My three-year-old has been diagnosed with social anxiety by a developmental specialist. His preschool teacher tells me he is ‘just shy’. Should we worry that the teacher is not taking the diagnosis seriously? What can we do to help our child?
Social Anxiety and Shyness: What’s the Difference?
There’s a wide range of what’s “normal,” when it comes to social confidence. That’s true for adults, and it’s even truer for small children. Some toddlers are easily confident with strangers, and enjoy interactions with people they don’t know very well. Other toddlers are more skeptical, and don’t welcome people’s attention until they’ve gotten to know them. We can think of those children as ‘shy.’ Still others are immobilized with fear and anxiety when they are in social situations. That kind of intense reaction is what is sometimes labelled ‘social anxiety.’
If a teacher reads a child as “shy” rather than suffering from social anxiety, the child is probably handling the social experience of the classroom pretty well, which calls into question the social anxiety diagnosis.
We want our kids to pay attention to the dangers in their environment. But when does a healthy concern become pathological? When should we consider the possibility of social anxiety? Here are some behaviours Anne Marie Albano suggests you look for:
Dynamic Tension: Identify Problems Early vs. Avoid Pathologizing Normal Development
It’s good to identify potential problems early, and address them before they get bigger. When differences are seen as learning opportunities, they often become strengths for kids. This is as true for social concerns as it is for slower development of attention, physical co-ordination, or reading.
But avoid the label unless necessary. A good rule of thumb with children’s differences from others is to avoid using an official-sounding label unless it’s absolutely necessary for the child to get the necessary treatment. That’s as true for social anxiety as it is for learning disabilities as it is for giftedness.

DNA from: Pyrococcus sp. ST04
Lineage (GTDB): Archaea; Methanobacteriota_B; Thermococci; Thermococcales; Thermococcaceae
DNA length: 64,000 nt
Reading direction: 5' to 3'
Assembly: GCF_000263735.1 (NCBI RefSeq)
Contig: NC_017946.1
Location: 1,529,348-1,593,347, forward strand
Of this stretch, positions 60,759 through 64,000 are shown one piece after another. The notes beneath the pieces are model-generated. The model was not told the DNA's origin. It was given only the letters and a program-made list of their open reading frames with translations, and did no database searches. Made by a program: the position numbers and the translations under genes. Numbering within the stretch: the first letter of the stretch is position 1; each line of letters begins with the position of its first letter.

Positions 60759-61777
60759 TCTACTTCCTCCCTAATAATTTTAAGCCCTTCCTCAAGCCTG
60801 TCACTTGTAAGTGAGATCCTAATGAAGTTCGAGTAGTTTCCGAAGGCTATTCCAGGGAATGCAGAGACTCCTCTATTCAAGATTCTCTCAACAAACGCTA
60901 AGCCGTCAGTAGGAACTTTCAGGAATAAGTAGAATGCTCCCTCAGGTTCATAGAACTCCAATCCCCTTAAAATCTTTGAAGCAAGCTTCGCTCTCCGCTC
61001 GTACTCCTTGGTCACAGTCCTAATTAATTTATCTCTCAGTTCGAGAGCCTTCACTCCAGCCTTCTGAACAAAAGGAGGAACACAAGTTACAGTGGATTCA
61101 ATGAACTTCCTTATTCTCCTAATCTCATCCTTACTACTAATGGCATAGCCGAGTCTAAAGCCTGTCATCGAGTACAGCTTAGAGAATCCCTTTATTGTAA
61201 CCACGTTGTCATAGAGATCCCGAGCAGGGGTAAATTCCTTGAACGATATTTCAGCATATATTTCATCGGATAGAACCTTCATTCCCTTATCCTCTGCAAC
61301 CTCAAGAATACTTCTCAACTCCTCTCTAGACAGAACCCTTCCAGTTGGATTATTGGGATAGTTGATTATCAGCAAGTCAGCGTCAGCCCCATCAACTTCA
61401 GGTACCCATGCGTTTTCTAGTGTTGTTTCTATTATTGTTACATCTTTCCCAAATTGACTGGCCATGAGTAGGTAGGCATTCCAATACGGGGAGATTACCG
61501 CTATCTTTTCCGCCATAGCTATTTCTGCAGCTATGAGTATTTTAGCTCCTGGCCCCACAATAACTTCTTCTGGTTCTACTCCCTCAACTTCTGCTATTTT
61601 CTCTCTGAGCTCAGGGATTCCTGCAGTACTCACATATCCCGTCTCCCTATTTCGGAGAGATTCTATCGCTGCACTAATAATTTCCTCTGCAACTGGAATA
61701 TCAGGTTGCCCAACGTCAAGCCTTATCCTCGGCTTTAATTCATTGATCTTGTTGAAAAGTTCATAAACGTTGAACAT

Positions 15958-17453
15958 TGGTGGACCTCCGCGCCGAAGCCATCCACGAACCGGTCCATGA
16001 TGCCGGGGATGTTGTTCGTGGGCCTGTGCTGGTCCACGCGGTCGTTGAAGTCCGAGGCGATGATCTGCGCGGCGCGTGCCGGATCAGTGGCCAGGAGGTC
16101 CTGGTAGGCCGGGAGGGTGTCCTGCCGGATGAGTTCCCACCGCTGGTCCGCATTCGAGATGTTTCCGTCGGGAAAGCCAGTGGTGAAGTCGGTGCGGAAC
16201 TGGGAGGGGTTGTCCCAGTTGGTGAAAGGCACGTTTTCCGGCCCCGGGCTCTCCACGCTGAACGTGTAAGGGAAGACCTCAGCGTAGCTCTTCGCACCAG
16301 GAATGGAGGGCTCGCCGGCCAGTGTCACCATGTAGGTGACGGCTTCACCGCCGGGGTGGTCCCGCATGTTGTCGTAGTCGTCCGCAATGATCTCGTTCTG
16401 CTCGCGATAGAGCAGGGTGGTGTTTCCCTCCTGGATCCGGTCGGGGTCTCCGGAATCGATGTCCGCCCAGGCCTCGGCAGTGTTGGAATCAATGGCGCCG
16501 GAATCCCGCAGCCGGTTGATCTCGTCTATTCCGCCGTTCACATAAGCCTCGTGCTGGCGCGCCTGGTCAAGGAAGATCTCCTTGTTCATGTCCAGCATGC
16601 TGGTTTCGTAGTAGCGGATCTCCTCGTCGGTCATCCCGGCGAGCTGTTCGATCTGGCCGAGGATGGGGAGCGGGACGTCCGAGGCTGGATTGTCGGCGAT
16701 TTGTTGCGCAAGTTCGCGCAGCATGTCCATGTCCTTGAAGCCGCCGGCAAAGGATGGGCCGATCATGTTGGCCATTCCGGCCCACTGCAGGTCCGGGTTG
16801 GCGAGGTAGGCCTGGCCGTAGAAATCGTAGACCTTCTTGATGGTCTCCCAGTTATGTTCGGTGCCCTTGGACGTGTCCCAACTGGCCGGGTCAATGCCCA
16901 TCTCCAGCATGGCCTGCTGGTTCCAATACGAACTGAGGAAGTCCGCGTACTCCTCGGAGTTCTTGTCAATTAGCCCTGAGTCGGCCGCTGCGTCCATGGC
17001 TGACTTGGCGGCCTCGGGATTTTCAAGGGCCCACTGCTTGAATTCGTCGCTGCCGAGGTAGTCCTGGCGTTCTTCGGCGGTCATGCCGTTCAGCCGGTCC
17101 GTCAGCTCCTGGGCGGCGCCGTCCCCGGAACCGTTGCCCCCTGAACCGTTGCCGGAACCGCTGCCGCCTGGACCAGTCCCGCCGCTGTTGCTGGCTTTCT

Labels bring problems, including the sense there is something (permanently) wrong with the child. That can erode confidence, as well as the natural learning and growing processes that would otherwise lead to the child overcoming the problem. Most times, solutions can be found without the use of a scary label.
Coping Mechanisms: Support Your Child’s Confidence in Social Situations
For more on these topics:
“Social Phobia,” by Sarah Chana Radcliffe
The Fear Fix, by Sarah Chana Radcliffe
“When young people suffer social anxiety disorder: What parents can do,” by Anne Marie Albano
“Cope as a Parent of a Preschooler with Social Anxiety,” by Arlin Cuncic
“Social Anxiety in Children,” by Raising Children Network
“When to Worry About Your Child's Worries,” by Child Mind Institute
“Ten Great Children’s Books for Teaching Social Skills,” by The Positive Classroom
“Books About Feelings for Babies and Toddlers,” by Zero to Three
“Helping Children with Anxiety,” by Living the Life Fantastic
“How Practicing Gratitude Can Help Reduce Your Child’s Anxiety,” by Living the Life Fantastic
Ungifted, by Scott Barry Kaufman
“Choose Health, Happiness, and Creativity: Start by Taking a Deep Breath,” by Dona Matthews
“Keep It Simple! 3 Parenting Tips for a Healthy Life Balance,” by Dona Matthews
Being Smart about Gifted Education, by Dona Matthews and Joanne Foster
Beyond Intelligence: Secrets for Raising Happily Productive Kids, by Dona Matthews and Joanne Foster